The Government has released the Hawkesbury Shelf Marine Bioregion Assessment report which looks at ways to enhance the health of the marine environment between Newcastle and Shellharbour, including Sydney Harbour and beaches.
The report identifies a number of threats to our marine environment, including climate change, shipping, over-fishing, coastal development and pollution. It recommends a number of initiatives to address these threats.
The Nature Conservation Council of NSW’s Campaigns Director Daisy Barham said, “The report makes clear that Sydneysiders love our beaches and marine life and the coastal lifestyle in and around Sydney but we’re at risk of loving it to death.
“Unsurprisingly people want to see cleaner water and more abundant and diverse marine life. The report identifies a number of factors which threaten the health of our estuaries, beaches and seas, including climate change, over-fishing, inappropriate coastal and foreshore development and pollution.
“A science based marine park with protected sanctuaries for Sydney is one of the fundamental tools in the toolbox of ocean conservation. It is wonderful to see this option recognised as a way to respond to a large number of the environmental and social threats identified in the report.
CEO of the National Parks Association Kevin Evans said, “The need for a marine park in the Sydney region has been established for many years.
“It is reassuring to see this document recognise that the current network of aquatic reserves across the region don’t meet the internationally recognised principles for conservation planning and are not comprehensive, adequate nor representative.
“There is huge public support for marine parks and sanctuaries in NSW. Polling and surveys consistently show that around 90% of people, including fishers, support marine parks and sanctuaries where marine life is protected from fishing. So a Sydney Marine Park option is both great for the health of the marine environment and is popular.”
Marine Parks Campaign Manager from the Australian Marine Conservation Society, Fiona Maxwell said, “If done right, a marine park for Sydney offers a bright future for the region’s sea life and economy. There is overwhelming scientific evidence that marine parks with sanctuaries rebuild our marine wildlife. Marine parks and sustainable fisheries deliver an environmental and economic win-win.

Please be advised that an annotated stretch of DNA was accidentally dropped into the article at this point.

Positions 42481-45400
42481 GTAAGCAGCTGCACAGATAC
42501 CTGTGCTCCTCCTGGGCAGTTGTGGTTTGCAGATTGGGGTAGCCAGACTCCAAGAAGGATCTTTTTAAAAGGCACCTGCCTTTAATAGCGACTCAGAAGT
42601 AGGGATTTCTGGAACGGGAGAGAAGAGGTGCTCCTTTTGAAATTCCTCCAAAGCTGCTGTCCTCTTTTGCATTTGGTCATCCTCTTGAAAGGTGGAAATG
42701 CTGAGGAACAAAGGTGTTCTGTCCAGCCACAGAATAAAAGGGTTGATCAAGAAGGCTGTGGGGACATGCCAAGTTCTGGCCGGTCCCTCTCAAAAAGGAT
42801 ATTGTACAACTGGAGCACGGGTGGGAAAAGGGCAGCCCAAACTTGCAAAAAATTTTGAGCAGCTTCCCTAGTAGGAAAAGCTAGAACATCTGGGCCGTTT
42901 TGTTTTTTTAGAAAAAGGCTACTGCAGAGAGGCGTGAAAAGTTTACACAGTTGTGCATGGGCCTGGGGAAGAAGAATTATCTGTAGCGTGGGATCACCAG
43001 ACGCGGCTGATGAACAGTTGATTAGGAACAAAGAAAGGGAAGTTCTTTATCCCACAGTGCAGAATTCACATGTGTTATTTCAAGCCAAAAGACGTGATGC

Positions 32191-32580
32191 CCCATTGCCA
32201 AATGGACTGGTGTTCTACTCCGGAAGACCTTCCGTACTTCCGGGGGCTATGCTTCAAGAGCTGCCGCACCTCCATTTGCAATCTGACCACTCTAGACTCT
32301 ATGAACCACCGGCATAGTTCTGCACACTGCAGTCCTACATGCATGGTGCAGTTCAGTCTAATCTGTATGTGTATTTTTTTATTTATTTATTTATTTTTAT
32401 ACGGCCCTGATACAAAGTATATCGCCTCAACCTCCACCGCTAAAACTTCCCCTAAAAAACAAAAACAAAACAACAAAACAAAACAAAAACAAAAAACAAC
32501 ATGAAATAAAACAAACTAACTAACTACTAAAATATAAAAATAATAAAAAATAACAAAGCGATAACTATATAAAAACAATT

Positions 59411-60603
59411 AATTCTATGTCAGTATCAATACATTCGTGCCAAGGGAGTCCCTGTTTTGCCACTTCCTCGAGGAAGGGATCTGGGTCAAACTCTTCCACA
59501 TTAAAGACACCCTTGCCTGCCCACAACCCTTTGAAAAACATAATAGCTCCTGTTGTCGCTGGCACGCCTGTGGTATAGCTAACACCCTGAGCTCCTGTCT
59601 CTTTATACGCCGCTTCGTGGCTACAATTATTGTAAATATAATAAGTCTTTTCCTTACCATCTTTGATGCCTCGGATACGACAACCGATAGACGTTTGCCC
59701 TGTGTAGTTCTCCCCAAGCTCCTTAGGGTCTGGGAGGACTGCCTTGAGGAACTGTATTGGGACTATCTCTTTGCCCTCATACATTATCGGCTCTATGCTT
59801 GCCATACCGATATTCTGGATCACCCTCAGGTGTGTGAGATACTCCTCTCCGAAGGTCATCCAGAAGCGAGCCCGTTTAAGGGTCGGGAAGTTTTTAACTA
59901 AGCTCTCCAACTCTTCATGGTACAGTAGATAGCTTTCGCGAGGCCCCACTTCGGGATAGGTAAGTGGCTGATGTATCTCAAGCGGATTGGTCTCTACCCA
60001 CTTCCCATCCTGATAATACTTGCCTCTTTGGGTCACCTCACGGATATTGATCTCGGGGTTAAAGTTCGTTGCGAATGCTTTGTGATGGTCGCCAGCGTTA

“What is needed now is a science based process that engages the community to create a marine park that protects our marine life and benefits all ocean users.
“Sydney is renowned for our spectacular beaches, lagoons and of course the Sydney Harbour which is loved by all. A marine park will help protect marine life and continue to provide a playground to fish, snorkel and surf.”
The assessment is open for public comment until 24 April 2016, more information can be found at: http://www.marine.nsw.gov.au/key-initiatives/hawkesbury-shelf-marine-assessment
As a passionate marine conservationist, I think one of the best ways to protect marine life in Sydney is to educate people and encourage those who fish to catch and release. There is not enough emphasis on the effects that recreational fishing has on fish populations. Each year, 7,000,000kg of fish are pulled from the harbour from recreational activity alone! We need to see a cultural change when it comes to fishing, whereby people who fish do it for fun but not for food. People should not be eating fish from the Harbour anymore! They should be told to catch and release.
Introducing a Sydney Marine Park has been talked about for years and still nothing has happened and will be difficult to achieve. Further, introducing certain areas that are protected will mean fishing activity will only increase in other areas. Yes the populations of fish in the protected areas will thrive, but it will come at the cost of other areas nearby. Instead, there needs to be a cultural shift. People need to be educated and taught about the fragility of marine life and the importance of protecting it and releasing their catches in order to not disturb the ecosystem.
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